The Georgia Guidestones
The Georgia Guidestones occupies a glorious spot in the American heritage. The 19-foot-high monuments of granite are also referred to as the Stonehenge of America. It is a grand display of local Georgia granite. Moreover, it is a popular tourist attraction and is also an astronomical calendar.
The massive granite structures built in 1980, are splendid to watch with inscriptions over its body. However, this piece of art recently got partially damaged by a blast. While the good news is that you can still see a part of the Georgia Guidestones, you will not be able to witness its complete glory. Read the article to know more about the American Stonehenge.
A Bit Of History
It is generally known that a person named Robert C. Christian is the main person behind the existence of these large granite monuments. He approached the Elberton Granite Finishing in 1979, at Elberton. Incidentally, Elberton is called the ‘Granite Capital of the World’. He instructed the company to cut the granite blocks to such a height that will surpass everything else in the county.
However, these slabs of granite are not simply stone blocks. They contain inscriptions in various languages like Hindi, English, Hebrew, Chinese, Spanish, Russian, Swahili, and Arabic. These inscriptions form a ten-fold message for guiding humanity. However, these inscriptions have been surrounded by controversies.
Moreover, the Georgia Guidestones also functioned as an astronomical calendar. Robert bought two-hectare of land and erected the monuments there. However, he also allowed the previous owner of the property rights for grazing his cattle there. Later he gifted the property to Elbert county. The Georgia Guidestones were opened to tourists on March 22, 1980. With time, the place became a popular tourist destination, attracting tourists from all over the world. However, the deed of ownership strictly prohibited charging any fee from the visitors. Moreover, the deed also forbade the construction of permanent buildings within the compound of the property.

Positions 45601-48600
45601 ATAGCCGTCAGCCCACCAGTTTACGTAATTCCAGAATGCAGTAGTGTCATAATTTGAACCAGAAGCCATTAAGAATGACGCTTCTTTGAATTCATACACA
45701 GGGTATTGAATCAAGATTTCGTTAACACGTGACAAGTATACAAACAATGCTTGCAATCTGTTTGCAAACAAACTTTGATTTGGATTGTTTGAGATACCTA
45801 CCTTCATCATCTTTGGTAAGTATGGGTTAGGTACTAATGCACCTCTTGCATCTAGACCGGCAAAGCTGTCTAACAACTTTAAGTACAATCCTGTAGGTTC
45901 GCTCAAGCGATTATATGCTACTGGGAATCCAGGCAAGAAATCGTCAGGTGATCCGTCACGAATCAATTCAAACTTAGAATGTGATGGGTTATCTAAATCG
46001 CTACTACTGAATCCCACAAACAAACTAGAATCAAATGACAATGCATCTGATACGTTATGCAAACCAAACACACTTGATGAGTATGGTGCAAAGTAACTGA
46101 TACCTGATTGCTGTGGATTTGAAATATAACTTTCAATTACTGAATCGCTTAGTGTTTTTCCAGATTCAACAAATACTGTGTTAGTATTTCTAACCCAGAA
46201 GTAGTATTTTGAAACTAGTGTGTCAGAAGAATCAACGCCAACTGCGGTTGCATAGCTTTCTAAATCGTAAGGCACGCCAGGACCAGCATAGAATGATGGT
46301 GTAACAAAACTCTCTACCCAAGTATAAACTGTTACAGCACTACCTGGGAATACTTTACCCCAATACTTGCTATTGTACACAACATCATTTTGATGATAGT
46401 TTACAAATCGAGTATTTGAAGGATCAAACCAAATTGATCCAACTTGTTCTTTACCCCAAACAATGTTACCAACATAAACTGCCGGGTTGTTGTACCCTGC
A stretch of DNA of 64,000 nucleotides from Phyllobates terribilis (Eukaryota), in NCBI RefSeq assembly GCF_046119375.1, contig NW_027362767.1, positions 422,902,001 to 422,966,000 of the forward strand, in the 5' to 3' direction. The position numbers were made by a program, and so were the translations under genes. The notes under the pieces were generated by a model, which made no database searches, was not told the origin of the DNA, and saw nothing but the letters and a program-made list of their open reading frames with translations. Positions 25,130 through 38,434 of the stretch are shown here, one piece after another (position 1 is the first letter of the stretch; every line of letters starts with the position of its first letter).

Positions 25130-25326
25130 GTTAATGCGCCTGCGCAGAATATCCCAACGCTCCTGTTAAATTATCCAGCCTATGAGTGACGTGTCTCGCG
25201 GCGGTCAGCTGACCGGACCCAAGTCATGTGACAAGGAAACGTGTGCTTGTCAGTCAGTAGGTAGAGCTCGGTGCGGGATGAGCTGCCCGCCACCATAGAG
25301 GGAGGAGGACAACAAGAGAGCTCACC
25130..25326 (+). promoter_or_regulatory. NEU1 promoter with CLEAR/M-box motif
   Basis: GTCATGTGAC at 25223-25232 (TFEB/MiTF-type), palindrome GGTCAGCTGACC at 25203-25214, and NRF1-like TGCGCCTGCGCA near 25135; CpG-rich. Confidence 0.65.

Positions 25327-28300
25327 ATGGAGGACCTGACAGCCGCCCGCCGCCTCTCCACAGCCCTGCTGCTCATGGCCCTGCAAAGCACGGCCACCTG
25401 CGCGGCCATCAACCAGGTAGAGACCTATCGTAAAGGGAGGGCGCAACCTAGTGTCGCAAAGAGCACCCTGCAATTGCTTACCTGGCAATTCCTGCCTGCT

Conspiracies And Present Status
The Georgia Guidestones became a hotspot of controversies. In 2005, a conspiracy theorist using the pseudonym of John Connor claimed that the Guidestones contain deep Satanic messages and are also Satanic in origin. Connor also advised that the structures should be destroyed. Since then various conspiracy theorists have voiced the same concern. In fact, very recently, the monuments were made into a prominent symbol in the QAnon conspiracy movement. Various other digital contents tried to establish a baseless link between the monuments and the Covid pandemic. Kandiss Taylor, a conservative Republican also called the granite slabs Satanic and wanted to destroy them.
However, it seems that the wishes of these people have partly come true. The Georgia Guidestones were partially damaged, recently on July 6th by an explosive device. The Georgia Bureau of Investigation stated that preliminarily it has been known that certain unidentified individuals detonated an explosive device at around 4 a.m. on 6th July. However, the authorities confirmed that further investigations are going on and any further findings will be communicated accordingly.
The Georgia Guidestones have always been great magnets for conspiracies. Most of these conspiracies have been caused due to inability to decipher the engravings of the stone blocks. However, apart from these controversies, the structures turned the location into a popular tourist attraction. Due to its partial destruction, the structures have definitely lost much of their glory. Moreover, there is every chance that the monuments might be completely destroyed by those who see these as Satanic structures.
Therefore, the police department of Georgia must take active steps to ensure the security of the monuments. We know that most of the conspiracy theories surrounding the structures are baseless. Therefore, we should try to see the remaining part of the structures as nothing but historical monuments that are treasures of the national heritage.